The holiday season is not always a happy time of year for families, especially when it is their first holiday season after a divorce. When you are trying to manage this time of year with a parenting plan and a newly limited budget, it can be hard to also address your own emotional well-being. When you are faced with contentious custody issues or disputes on how to handle the holidays, know that an Oklahoma City custody attorney can help you mediate these problems.

Even when you do not have significant disputes, the holidays can still be tense or lonely. Although there is no perfect answer to managing the holidays, there are some things you can do to make it a little easier.

  • Create a Plan

    As the holidays begin, have a plan for how you’ll handle them. Often, parents have a parenting plan that specifically addresses what will happen on holidays. Some parents alternate each year, alternate holidays, or spend different parts of the day with their kids. If you and your co-parent don’t have a plan to follow, make one. If you do have a plan, make sure that the fine details are clear, including traveling between homes, gift-giving, and how to manage changes to the plan.

    Working together to avoid surprises can help make the holidays go more smoothly and ensure that you know what to expect. This can help lower feelings of resentment and avoid potential disputes.

  • Be Communicative and Flexible

    Talk with your kids about the holidays, and let them know what may be different this year. This can help them feel less stressed about it, and you can also learn if they have any wishes for how to celebrate. It’s important to also be aware that things may not go as planned. Both you and your co-parent want to spend time with your kids, and some changes may have to happen so that you both get quality time with them.

  • Put Your Kids First

    Children go through a difficult time after a divorce, and facing the holidays with so many changes in their lives can be hard. The holidays are meant to be enjoyable and special for kids, so try to make it a happy occasion for them, even if it isn’t the holiday season that they’re used to. Avoid letting kids get caught in any disagreements that you have with your co-parent. Try to plan fun activities and create new traditions they can enjoy.

  • Get Help From Loved Ones

    There is a lot to manage in the holiday season when you are a newly single parent. Remember that you have support in your life from your family and friends. Reach out for help when you need it. Loved ones can help you deal with cooking, shopping, decorating, and even taking time to relax. The holiday season is about spending time with your loved ones and getting help from the people who support you can make your holidays a bit easier.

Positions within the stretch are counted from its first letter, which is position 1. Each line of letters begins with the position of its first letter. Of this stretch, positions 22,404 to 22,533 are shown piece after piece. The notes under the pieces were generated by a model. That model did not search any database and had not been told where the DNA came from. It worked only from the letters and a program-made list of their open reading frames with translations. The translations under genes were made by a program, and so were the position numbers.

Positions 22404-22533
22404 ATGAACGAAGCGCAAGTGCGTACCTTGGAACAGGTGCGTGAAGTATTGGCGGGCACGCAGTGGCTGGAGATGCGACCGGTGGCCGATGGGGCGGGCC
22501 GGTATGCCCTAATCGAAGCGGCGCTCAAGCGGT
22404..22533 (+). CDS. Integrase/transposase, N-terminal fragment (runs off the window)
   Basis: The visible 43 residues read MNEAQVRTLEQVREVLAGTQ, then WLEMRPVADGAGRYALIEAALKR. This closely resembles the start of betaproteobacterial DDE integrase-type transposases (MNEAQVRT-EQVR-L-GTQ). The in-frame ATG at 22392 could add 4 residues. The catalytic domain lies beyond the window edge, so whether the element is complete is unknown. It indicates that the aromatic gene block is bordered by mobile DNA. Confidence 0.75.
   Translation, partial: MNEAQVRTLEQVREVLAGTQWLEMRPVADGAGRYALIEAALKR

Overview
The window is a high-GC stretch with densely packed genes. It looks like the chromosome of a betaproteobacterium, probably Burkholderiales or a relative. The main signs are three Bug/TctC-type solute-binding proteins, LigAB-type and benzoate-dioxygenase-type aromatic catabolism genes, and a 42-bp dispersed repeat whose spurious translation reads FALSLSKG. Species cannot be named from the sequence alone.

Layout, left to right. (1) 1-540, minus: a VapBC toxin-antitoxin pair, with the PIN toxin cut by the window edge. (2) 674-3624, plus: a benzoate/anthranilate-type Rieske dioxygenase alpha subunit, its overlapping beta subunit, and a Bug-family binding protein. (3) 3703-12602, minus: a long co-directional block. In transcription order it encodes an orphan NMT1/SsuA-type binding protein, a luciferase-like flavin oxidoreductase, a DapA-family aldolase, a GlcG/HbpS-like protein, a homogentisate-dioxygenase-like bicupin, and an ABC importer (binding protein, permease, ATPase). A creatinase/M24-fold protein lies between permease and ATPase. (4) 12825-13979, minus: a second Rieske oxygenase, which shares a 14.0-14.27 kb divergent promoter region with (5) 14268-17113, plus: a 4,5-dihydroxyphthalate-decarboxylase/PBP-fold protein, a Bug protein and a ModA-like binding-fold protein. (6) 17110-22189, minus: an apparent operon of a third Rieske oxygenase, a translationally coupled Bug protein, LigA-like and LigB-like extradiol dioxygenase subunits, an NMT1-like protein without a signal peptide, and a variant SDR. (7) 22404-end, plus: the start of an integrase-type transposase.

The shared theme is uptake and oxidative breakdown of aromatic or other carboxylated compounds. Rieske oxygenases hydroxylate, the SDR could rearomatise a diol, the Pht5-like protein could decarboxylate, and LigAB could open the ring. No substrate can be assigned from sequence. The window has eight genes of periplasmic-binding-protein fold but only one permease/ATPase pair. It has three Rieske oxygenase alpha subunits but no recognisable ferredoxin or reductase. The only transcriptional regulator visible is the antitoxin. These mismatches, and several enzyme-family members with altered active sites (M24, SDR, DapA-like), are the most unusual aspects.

• Be Kind to Yourself

    While it’s important to be there for your kids, you also need to take care of yourself. During the holidays, you might not be feeling the holiday cheer, and that’s okay. Do things that make you happy, but acknowledge the negative feelings and grief that you have. Get the support and care you need to manage the holidays.


Q: How Do I Get Through the Holidays After a Divorce?

A: The holidays can be difficult after a divorce, and it’s important to plan effectively while giving yourself time to grieve. It’s not easy to go through this time when your life has changed, and trying to ignore that won’t help. If you don’t have children or they are with your ex-spouse for the holidays, try to spend time with loved ones when you can and do things you love. Take care of your own needs and start new traditions with your friends and family.

When you are with your kids for the holidays, stick with the parenting plan you created and try to give them a good holiday season, even if it’s different.

Q: How Long Does It Take for a Divorce to Be Final in Oklahoma?

A: If one or both spouses meet the residency requirements to file for divorce, then the waiting period for an uncontested divorce is ten days. An uncontested divorce occurs when both parties can reach an accord on the major aspects of a separation agreement, including property division and spousal support. Often, creating and negotiating a separation agreement takes longer than the 10-day waiting period, but ten days is the minimum. If spouses have children, the waiting period is 90 days.

If any aspect of the divorce is contested, the divorce will likely take much longer, between months to a year or more.

Q: Should Divorced Parents Spend Holidays Together?

A: While there may be a point where occasions like the holidays can be spent together, many agree that the first few years after a divorce should be separate. It may be difficult for kids to properly acknowledge and accept the changes in the family if the holidays follow a familiar routine. It’s important for parents to work together to determine what will happen during the holidays. This may even be a part of their parenting plan, where holidays are split or alternated between parents.

Q: Should Kids Choose Which Parent to Spend the Holidays With?

A: Each family’s situation is different, and how you handle holidays while co-parenting will differ. Consider your child or children, their age and maturity, and whether you think it would help them to choose where to spend the holidays.

For some kids, it’s beneficial for parents to make that decision and not ask their child to make that choice. For other kids, the option is nice to have at a time when their lives are changing significantly. Try to keep open communication between you, your children, and your co-parent while planning for the holiday season.

Contact Stange Law Firm

During the holidays, try to talk with your loved ones and limit the stress of the season. If you are in need of legal support and mediation services for disputes that you and your co-parent can’t work out this holiday season, contact Stange Law Firm.